The US is considering escalating its military campaign against the Islamic State of Iraq and the Levant (ISIL) group in Iraq and Syria, a US official said.
The new policy would mean additional air strikes and even “direct action” on the ground, US Defence Secretary Ashton Carter said on Tuesday, outlining a strategy shift that still needed approval from the president.
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Testifying to politicians, Carter said US forces would not shy away from “direct action on the ground” if they see a chance to hit ISIL targets.
US President Barack Obama’s administration has not committed ground forces to back opposition and Kurdish rebels fighting ISIL in Syria, but has 3,500 troops in Iraq.
These troops have a “train and advice” role to help Iraqi forces battling the group but were recently drawn into fighting in northern Iraq.
Last week, a US soldier died during a raid in which commandos and Kurdish Peshmerga stormed an ISIL-run jail in northern Iraq and freed 70 captives.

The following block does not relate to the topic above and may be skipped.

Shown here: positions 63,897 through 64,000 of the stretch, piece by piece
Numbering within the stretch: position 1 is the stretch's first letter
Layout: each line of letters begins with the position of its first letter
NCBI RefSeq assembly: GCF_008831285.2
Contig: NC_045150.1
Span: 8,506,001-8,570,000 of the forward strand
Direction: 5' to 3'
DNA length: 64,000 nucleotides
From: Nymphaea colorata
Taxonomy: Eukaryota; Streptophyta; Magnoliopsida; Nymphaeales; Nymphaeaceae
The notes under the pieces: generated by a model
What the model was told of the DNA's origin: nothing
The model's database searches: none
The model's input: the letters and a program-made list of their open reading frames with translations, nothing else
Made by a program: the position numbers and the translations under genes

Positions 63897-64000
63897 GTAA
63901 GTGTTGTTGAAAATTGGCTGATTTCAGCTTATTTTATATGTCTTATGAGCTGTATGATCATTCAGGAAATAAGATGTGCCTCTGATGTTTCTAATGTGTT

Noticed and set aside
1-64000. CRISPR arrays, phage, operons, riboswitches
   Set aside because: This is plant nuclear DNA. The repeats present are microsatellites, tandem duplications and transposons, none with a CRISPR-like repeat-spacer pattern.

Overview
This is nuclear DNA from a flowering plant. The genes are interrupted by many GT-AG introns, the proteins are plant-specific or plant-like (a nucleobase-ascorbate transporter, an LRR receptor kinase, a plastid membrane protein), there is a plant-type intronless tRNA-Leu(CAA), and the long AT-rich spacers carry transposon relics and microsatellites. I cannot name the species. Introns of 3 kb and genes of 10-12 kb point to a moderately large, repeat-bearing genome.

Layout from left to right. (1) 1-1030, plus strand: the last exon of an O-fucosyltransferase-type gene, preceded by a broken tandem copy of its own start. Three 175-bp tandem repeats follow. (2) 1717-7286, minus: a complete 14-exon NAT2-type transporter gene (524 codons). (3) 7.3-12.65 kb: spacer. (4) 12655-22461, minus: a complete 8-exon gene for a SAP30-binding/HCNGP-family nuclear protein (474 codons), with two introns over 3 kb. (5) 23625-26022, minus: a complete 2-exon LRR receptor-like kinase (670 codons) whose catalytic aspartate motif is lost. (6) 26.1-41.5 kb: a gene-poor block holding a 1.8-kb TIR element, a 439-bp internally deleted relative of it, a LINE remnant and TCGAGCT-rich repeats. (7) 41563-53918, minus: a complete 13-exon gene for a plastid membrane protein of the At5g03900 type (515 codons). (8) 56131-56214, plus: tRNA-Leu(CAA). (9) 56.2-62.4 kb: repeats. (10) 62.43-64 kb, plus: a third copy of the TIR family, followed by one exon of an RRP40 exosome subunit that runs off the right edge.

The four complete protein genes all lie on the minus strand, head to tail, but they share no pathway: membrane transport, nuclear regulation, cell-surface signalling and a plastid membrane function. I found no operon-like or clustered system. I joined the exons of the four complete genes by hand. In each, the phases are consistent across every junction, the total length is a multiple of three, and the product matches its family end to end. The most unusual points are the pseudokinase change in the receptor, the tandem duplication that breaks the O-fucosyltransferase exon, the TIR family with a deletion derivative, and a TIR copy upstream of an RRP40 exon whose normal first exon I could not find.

Afterwards, Carter said he expected “more of this kind of thing” and on Tuesday he told US senators the coalition would focus on the ISIL stronghold of Raqqa, in Syria.
“We expect to intensify our air campaign, including with additional US and coalition aircraft, to target ISIL with a higher and heavier rate of strikes,” he said.
“This will include more strikes against ISIL high-value targets as our intelligence improves.”
Carter described the strategy as centred on the “three Rs” – raids, Raqqa and Ramadi, the capital of Iraq’s Anbar province, held by ISIL forces since May.
“We are willing to continue providing more enabling capabilities and fire support to help our Iraqi partners succeed,” Carter told the Senate Armed Services Committee.
Iran to be invited
On the diplomatic side, the state department said it expected Damascus’ key ally Iran to be invited to a new round of talks in Vienna this week on a political solution.
“An invitation to Iran to participate, I think Iranian leaders can take to mean that it’s a genuine multilateral invitation,” state department spokesman John Kirby said.
US officials would not say which power would pass the invitation to Tehran and did not know if Iran would accept, but they said it would be welcome to attend.
Friday’s talks in Vienna are seen as a way to end Syria’s civil war by creating an interim unity government and paving the way for Syrian President Bashar al-Assad’s exit.
On Tuesday, in confirming it expects Iran to be invited, Washington signalled that talks are progressing but risked angering Tehran’s bitter foe Saudi Arabia.
Separately, Obama called Saudi leader King Salman.
The White House did not say whether Obama had tried to reassure Salman about Iran’s participation.